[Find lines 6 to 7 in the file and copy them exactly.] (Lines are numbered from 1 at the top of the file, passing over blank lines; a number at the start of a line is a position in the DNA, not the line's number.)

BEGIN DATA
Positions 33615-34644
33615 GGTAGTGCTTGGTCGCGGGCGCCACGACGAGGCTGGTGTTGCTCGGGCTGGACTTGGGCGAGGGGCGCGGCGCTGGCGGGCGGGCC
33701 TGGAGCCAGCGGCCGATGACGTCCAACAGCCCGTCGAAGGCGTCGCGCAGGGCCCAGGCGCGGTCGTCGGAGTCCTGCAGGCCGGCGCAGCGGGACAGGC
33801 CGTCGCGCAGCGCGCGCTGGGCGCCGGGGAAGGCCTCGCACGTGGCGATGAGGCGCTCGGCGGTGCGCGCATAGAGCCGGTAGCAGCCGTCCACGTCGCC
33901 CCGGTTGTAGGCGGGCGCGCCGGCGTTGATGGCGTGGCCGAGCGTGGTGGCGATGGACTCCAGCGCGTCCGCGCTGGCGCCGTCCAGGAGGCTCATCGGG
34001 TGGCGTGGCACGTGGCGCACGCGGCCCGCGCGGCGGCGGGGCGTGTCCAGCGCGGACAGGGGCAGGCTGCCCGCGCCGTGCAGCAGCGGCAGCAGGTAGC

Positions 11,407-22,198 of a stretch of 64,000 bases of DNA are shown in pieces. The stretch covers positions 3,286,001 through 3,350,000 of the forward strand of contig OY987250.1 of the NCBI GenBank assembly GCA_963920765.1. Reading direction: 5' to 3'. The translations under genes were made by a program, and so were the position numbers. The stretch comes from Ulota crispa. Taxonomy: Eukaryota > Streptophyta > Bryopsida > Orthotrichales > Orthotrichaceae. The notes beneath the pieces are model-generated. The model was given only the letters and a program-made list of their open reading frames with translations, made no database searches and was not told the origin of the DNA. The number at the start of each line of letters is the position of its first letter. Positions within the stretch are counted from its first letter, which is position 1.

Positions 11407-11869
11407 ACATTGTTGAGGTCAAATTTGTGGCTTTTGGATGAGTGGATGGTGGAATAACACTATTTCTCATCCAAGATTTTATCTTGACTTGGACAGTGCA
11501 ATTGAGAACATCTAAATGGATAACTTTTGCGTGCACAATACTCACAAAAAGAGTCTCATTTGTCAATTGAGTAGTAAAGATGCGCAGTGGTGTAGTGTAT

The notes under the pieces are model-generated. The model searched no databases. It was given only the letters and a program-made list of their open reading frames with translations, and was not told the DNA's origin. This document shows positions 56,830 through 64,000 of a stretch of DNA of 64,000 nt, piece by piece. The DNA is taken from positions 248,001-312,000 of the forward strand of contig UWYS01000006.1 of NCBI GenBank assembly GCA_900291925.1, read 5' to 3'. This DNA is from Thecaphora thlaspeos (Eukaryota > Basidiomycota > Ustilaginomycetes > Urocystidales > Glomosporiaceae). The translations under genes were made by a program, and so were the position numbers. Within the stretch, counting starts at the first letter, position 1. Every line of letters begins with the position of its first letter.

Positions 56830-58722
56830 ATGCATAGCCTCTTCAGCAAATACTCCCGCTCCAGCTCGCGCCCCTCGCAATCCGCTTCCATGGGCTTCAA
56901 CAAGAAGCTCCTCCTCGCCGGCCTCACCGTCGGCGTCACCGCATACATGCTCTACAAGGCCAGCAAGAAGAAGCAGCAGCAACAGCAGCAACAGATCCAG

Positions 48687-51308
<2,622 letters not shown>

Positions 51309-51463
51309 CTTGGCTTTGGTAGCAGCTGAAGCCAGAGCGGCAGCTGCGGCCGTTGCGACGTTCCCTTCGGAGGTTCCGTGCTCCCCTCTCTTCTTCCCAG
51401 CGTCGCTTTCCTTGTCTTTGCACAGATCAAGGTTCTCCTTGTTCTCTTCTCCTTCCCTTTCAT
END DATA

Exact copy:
34001 TGGCGTGGCACGTGGCGCACGCGGCCCGCGCGGCGGCGGGGCGTGTCCAGCGCGGACAGGGGCAGGCTGCCCGCGCCGTGCAGCAGCGGCAGCAGGTAGC

Positions 11,407-22,198 of a stretch of 64,000 bases of DNA are shown in pieces. The stretch covers positions 3,286,001 through 3,350,000 of the forward strand of contig OY987250.1 of the NCBI GenBank assembly GCA_963920765.1. Reading direction: 5' to 3'. The translations under genes were made by a program, and so were the position numbers. The stretch comes from Ulota crispa. Taxonomy: Eukaryota > Streptophyta > Bryopsida > Orthotrichales > Orthotrichaceae. The notes beneath the pieces are model-generated. The model was given only the letters and a program-made list of their open reading frames with translations, made no database searches and was not told the origin of the DNA. The number at the start of each line of letters is the position of its first letter. Positions within the stretch are counted from its first letter, which is position 1.